An abundance of collagen can also have positive effects on your nail’s health and appearance – nails are more prone to resiliency and growth with a solid collagen dietary intake! Research demonstrates that collagen promotes nail strength and consequently aids in preventing your nails from breaking or chipping as easily!
Having the proper amount of collagen in the body can help protect the organs. Collagen contributes to the makeup of the lining of the organs, providing them with structure and support. This helps your organs remain strong and healthy throughout your lifetime! In a way, collagen acts as a “glue” holding your organs together!
There are several medical purposes for collagen ranging from promoting wound healing to restoring skin elasticity. Collagen is commonly used to help blood clot when you have an open wound by attracting platelets to slow down the bleeding process. Collagen is also essential in maintaining your cartilage and bone health as it contributes to a reduction in joint pain. It has been shown that an increased amount of collagen in the body can reduce inflammation and provide an avenue for new tissue generation. Because collagen is such a key player in your skin’s health, it also plays a role in wound healing by restoring your skin’s elasticity post injury, so you aren’t left with nasty scars or loose skin.
But How Does Collagen Loss Even Occur?!
There are several causes of collagen loss or low levels of collagen in the body. One of the most prominent is the typical process of aging. As we age, our bones are naturally more brittle, and our skin becomes looser – it is imperative to find outside sources of collagen through dietary choices to prevent this process from being too drastic. Oxidative stress is another factor that results from everyday metabolic processes as well as lifestyle choices including, but not limited to, smoking, exercise, and/or diet. If, as a child or young adult, you spent a lot of time in the sun without proper protection, you may also be at risk for collagen loss as excessive exposure to UV rays may break down collagen in the skin. Genetic conditions may also contribute to collagen loss, specifically osteogenesis imperfecta or Ehlers-Danlos Syndrome (EDS).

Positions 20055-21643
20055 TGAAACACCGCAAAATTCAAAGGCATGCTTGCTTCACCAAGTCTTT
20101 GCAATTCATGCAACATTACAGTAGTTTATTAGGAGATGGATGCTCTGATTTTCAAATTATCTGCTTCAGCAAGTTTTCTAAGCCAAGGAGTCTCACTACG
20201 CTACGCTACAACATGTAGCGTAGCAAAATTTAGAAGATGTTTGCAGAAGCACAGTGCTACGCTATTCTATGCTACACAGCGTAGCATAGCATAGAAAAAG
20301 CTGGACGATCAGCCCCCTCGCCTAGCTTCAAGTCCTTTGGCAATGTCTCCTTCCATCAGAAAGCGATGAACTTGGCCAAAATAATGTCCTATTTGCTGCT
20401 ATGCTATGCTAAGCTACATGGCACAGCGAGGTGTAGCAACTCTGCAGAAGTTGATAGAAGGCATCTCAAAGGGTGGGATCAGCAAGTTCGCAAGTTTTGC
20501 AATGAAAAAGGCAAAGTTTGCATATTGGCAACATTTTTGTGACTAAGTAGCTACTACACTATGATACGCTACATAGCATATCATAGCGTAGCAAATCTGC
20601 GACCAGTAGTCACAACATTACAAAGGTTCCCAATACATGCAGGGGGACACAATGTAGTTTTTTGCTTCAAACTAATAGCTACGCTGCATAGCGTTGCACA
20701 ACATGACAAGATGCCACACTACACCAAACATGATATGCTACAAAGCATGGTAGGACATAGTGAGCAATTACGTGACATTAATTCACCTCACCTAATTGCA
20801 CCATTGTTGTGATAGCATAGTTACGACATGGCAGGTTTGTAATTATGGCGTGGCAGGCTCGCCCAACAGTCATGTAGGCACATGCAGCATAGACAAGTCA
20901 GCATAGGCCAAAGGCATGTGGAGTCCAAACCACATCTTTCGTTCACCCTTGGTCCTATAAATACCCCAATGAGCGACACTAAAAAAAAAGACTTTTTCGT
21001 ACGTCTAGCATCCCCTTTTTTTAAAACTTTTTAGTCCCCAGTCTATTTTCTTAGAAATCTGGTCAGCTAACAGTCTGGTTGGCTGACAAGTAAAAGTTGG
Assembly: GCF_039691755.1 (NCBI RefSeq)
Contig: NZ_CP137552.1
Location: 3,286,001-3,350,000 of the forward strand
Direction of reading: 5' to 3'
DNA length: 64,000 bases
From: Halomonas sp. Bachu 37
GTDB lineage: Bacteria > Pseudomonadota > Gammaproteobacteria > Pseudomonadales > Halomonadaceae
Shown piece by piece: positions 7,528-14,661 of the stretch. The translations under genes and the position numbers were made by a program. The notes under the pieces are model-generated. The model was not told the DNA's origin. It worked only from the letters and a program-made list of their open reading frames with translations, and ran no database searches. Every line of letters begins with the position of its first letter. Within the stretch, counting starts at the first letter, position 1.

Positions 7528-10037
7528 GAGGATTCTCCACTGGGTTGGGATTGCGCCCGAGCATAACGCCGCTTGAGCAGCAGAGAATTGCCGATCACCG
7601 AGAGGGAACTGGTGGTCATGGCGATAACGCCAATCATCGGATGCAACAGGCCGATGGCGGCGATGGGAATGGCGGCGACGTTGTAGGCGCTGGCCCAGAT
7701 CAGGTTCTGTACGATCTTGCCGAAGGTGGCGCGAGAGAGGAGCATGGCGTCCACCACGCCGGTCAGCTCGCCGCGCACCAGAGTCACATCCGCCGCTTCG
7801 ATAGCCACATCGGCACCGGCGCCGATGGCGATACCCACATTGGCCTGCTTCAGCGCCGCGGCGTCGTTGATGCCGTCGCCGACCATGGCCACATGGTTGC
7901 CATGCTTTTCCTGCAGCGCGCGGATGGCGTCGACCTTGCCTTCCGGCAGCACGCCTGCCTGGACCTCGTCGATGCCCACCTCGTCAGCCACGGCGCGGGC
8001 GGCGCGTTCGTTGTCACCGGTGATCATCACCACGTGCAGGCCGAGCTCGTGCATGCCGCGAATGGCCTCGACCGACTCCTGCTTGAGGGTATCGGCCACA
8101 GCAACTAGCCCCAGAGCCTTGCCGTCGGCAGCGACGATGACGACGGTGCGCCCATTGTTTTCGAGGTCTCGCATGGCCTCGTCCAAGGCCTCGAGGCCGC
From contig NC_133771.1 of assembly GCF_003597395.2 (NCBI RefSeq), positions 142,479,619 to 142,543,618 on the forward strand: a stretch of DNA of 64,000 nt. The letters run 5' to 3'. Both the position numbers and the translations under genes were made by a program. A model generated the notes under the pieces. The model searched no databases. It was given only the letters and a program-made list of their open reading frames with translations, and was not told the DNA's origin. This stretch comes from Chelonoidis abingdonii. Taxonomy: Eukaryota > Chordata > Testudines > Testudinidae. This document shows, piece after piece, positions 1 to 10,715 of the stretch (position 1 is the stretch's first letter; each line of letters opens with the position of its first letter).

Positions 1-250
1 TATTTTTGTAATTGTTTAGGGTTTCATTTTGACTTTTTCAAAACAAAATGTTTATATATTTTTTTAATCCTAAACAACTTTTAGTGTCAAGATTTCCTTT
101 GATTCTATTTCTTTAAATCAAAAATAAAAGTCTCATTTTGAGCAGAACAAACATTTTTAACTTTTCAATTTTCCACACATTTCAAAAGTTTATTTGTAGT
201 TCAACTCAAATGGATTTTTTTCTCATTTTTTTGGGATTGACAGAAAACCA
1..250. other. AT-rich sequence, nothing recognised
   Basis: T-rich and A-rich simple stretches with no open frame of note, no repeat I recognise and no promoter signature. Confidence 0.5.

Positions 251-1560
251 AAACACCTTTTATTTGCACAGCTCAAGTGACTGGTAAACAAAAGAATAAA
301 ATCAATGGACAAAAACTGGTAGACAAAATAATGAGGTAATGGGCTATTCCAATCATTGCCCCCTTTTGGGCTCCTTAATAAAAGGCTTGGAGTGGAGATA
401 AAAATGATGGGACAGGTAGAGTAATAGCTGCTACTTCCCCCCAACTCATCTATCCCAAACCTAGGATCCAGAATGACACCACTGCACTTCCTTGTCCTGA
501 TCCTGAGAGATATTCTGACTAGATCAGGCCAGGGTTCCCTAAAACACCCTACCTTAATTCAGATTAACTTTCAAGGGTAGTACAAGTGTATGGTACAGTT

What can I do to Avoid Collagen Loss?
The easiest way to avoid collagen loss or low levels of collagen in the body is to ensure your diet is plentiful in fruits, veggies, and other prominent sources of collagen. Avoid processed foods if possible (or at least limit the amount you consume) as well as smoking as these may increase your oxidative stress levels. Wear proper sun protection equipment like hats, sunscreen, sunglasses, etc., and try to find creative ways to incorporate collagen-rich foods into your daily diet!
Collagen makes up about 30% of our body’s protein and plays an important role in maintaining our skin health, and keeping our bones strong, as well as having numerous medical uses. There are so many functions of collagen in our body, yet it is difficult to maintain healthy levels – as stated above, many people turn to supplements to promote collagen production. One easy way to ensure your diet is rich in collagen is through the consumption of bone broth – throughout the extensive simmering process, so much collagen is released! So save up your chicken and beef bones, grab some veggies, and get to cooking!
And that’s it! We are ready to make some bone broth at home! Let me know how yours turns out or if you have any questions. I’d love to hear from you!